17 raud, money laundering and other illegal activity LAWYERS ARE ATTRACTIVE TO RAUDSTERS WHO ARE CONTINUALLY CREATIVE IN THE DEVELOPMENT O SCAMS OR THE UNSUSPECTING. The prevalence of real estate fraud, the possibility of using trust funds to launder money and the opportunity to present counterfeit drafts in any kind of transaction make lawyers susceptible to illegal activity. As reported in the Gazette (Summer 2008, Vol. 12, No. 2), it is essential that lawyers take steps to reduce the risk to their businesses by being alert to the possibility of fraud and aware of the various modus operandi that fraudsters employ. We continue to hear of incidents of real estate fraud, said Caterina Galati, senior counsel, Professional Development & Competence, at the 4th Annual Solo and Small irm Conference and Expo. Real estate transactions are not the only ones where lawyers must be vigilant, however. Lawyers have been retained on transactions for business loans or in matters involving debt collections which appear legitimate, but involve the lawyer depositing a counterfeit cheque, money order or bank draft into the lawyer s trust account against which the fraudster then directs the lawyer to pay out funds, often into another account. Any of these transactions can be used by the fraudster to effect illegal activity, said Galati. William Holder of the Professional Regulation Department highlights another type of fraud: advance-fee and investment fraud schemes. In these, the client retains a lawyer to receive funds in trust from members of the public, typically as an advance payment for a service or an investment opportunity. By retaining a lawyer to act as the recipient and conduit of funds in their scheme, the purpose of which is just to extract money from members of the public, the client adds legitimacy to their scheme. unds collected are ultimately disbursed to the fraudster. In addition, those wishing to launder money may attempt to use a lawyer s trust account for that purpose. Money laundering is basically the act of making the proceeds of illegal activity appear as if they come from a legitimate source. A launderer may engage in a series of transactions to distance the funds from their source. The introduction by the Law Society of rules such as the two-lawyer requirement for transfers of real property and client identification and verification are essential tools in battling fraud and money laundering. Lawyers who have any concerns about the legitimacy of a cheque or bank draft should take steps to protect themselves, particularly where there are other red flags about the transaction. In a recent alert, LAWPRO has advised lawyers not to rely on oral confirmation from their bank at the time of deposit that a bank draft is good and to wait until they have second bank-to-bank verification before issuing funds from their trust account (see fraudblast pdf). Inside the firm Galati also advised lawyers not to discount the possibility of fraud or illegal activity occurring within their firm. Sometimes, fraud involves a trusted employee who has been with the firm for many years; it may involve a dishonest partner. Sometimes an employee will obtain employment with a law firm for the purpose of carrying out illegal activity. She advised law firms to review both hiring and supervisory practices, as well as accounting controls. With respect to recruiting new employees, it is important to verify past employment, call references and if needed, undertake background checks. In a small office, where staff usually handle most aspects of the accounting, billing and payment cycle, as well as the receipt and processing of trust funds, this is especially important. Equally important is for practitioners to understand all aspects of the operation and reconciliation of their trust accounts and other bookkeeping records tips for fighting back raudsters look for easy targets lawyers who ask no questions, or have no systems in place to fight fraud or other illegal activity. Knowledge is the key to fighting back. 1. Understand how fraud and money laundering can occur learn to recognize the red flags. The Law Society and LAWPRO regularly publish articles and fraud warnings on YOUR PRACTICE THE LAW SOCIETY O UPPER CANADA 17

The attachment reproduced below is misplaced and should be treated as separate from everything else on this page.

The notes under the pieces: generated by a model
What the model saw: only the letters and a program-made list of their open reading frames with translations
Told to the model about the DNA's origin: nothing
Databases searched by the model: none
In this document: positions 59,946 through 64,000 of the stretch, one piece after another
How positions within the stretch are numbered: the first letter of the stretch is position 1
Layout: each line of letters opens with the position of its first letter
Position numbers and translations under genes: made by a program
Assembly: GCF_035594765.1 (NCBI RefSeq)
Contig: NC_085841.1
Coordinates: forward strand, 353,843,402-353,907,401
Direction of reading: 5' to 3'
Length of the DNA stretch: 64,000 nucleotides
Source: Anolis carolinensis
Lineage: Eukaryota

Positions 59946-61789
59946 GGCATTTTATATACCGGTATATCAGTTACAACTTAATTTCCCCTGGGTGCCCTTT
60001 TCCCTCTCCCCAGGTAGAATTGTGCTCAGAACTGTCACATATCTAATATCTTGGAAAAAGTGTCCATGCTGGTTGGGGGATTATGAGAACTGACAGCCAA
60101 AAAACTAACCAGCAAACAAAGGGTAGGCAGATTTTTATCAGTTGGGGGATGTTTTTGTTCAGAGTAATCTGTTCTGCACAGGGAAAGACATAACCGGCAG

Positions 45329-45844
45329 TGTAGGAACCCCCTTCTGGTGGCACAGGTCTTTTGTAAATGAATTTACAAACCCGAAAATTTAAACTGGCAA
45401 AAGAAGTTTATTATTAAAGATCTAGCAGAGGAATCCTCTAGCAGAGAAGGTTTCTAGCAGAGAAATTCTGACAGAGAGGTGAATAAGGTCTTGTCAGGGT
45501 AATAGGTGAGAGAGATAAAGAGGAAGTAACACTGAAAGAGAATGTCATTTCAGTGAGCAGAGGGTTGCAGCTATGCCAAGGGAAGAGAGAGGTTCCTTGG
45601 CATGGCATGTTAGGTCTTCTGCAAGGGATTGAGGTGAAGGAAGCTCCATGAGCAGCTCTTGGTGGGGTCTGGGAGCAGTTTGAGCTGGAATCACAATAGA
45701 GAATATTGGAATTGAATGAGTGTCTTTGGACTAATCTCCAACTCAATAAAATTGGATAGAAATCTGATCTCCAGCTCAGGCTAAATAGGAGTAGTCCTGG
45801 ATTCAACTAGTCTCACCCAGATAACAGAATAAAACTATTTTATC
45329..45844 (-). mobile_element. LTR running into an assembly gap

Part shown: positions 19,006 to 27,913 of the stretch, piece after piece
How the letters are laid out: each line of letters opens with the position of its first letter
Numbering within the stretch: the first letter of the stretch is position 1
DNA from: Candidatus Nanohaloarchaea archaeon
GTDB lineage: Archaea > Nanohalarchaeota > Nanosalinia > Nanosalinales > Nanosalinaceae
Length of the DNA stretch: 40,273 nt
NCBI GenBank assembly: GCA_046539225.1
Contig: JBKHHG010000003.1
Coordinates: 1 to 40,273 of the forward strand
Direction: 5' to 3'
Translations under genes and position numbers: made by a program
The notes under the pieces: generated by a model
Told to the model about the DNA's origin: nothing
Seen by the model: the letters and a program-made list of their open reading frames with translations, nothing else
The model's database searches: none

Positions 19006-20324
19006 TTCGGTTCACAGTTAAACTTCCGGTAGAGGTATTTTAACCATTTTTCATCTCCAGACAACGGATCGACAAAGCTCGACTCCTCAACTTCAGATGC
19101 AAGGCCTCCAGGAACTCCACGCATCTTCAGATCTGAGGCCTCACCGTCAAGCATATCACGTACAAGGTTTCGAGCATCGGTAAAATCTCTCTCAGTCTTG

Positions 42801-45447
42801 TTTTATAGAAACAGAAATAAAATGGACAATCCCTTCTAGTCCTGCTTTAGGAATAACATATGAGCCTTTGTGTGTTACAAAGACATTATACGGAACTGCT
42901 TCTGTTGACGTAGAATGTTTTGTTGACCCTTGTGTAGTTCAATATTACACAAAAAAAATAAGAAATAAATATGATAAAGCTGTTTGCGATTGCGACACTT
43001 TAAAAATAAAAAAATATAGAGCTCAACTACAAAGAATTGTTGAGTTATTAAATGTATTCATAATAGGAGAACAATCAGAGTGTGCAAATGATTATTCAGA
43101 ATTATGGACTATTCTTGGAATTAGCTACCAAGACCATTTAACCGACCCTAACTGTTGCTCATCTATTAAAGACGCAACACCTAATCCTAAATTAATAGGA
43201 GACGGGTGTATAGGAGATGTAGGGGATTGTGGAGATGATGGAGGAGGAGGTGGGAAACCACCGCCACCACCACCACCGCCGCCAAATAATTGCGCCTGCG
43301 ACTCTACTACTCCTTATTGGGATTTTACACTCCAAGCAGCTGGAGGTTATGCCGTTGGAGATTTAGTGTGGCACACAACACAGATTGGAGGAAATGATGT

18 YOUR PRACTICE their websites and in journals. The inancial Action Task orce, an intergovernmental body that develops policies to combat money laundering and terrorist financing, publishes information on money laundering see 2. If you have staff, train them to recognize the red flags, and set up procedures for them to bring red flags to your attention. Supervise your staff to ensure that procedures are implemented properly (See Gazette, all/winter 2006, Vol. 10, No. 3 available at fallwinter-2006-vol10-no3/for red flags). 3. Know your retainer. Ask questions and undertake additional investigations if you suspect that your client is engaged in illegal activity and that you might be assisting in such activity or illegal conduct. Keep notes of your inquiries. The Rules of Professional Conduct say that you must make reasonable inquiries if you suspect that you might be assisting your client in illegal conduct. 4. Withdraw from representing a client if you become aware that you would be assisting or encouraging illegal activity. If a client is perpetrating a fraud against you, consider reporting the matter to the authorities. 5. Know your client. Obtain identity information and verify identity in accordance with the Law Society client identification and verification requirements. Also, be sure to follow client instructions regarding identification, such as lender instructions, when you act for a bank in a mortgage or loan transaction. 6. Keep copies of all documents and notes made to the file. 7. Safeguard the information you collect and store. 8. If you act in a joint retainer, make material disclosure to all clients in the retainer. In particular, if you act for a borrower and a lender in a mortgage or loan transaction, the disclosure must be in writing before the advance of funds. 9. Ensure that you only use your trust account to deposit monies relating to a matter for which you are retained. 10. Never share your personalized specially encrypted diskette (PSP) or key to access the e-reg system and implement procedures to ensure your staff do not share their diskettes or keys. Reference: 1. Elliott LSM, E. Susan, Is there a crook in the firm? LAWPRO Magazine Issue 4, Vol. 3, December How to protect your law practice from fraud Set an example act ethically in your own practice. Be an active participant in all aspects of your firm s file processing, particularly the movement of funds in trust and general accounts. Understand the recording processes and do your own spot audits of files. Ask your staff to identify fraud risks and suggest ways to protect against them. Develop sensible hiring policies, and at a minimum, check references and employment history. Separate the processes of creating, posting and reconciling cheques and receipts. Keep computer passwords fresh, changing them periodically on a random basis. Consider having two signing authorities for cheques over a certain amount. Reconcile your accounts, checking source documents and original bank statements. Do not let accounting records fall into arrears; keep them current daily. Have a sensible cheque signing policy and stick to it. At a minimum, do not sign blank cheques or ones with no payee. Do not sign cheques when you are distracted or in a hurry. Speak with your accountant and banker about steps you can take to minimize risk and install better controls. Excerpted from: Is there a crook in the firm? by E. Susan Elliott LSM. irst printed in LAWPRO Magazine Issue 4, Vol. 3, December Reprinted with permission of LAWPRO. The full article is available at LAWPRO/raudCrookinirm.pdf or more information on internal fraud, see When the unthinkable happens: What to do when partners, associates or staff commit fraud, published in LAWPRO magazine, all 2008 (Vol. 7 No. 4) and available at LAWPROMag/Debenham_Internalraud.pdf 18 ONTARIO LAWYERS GAZETTE SUMMER 2009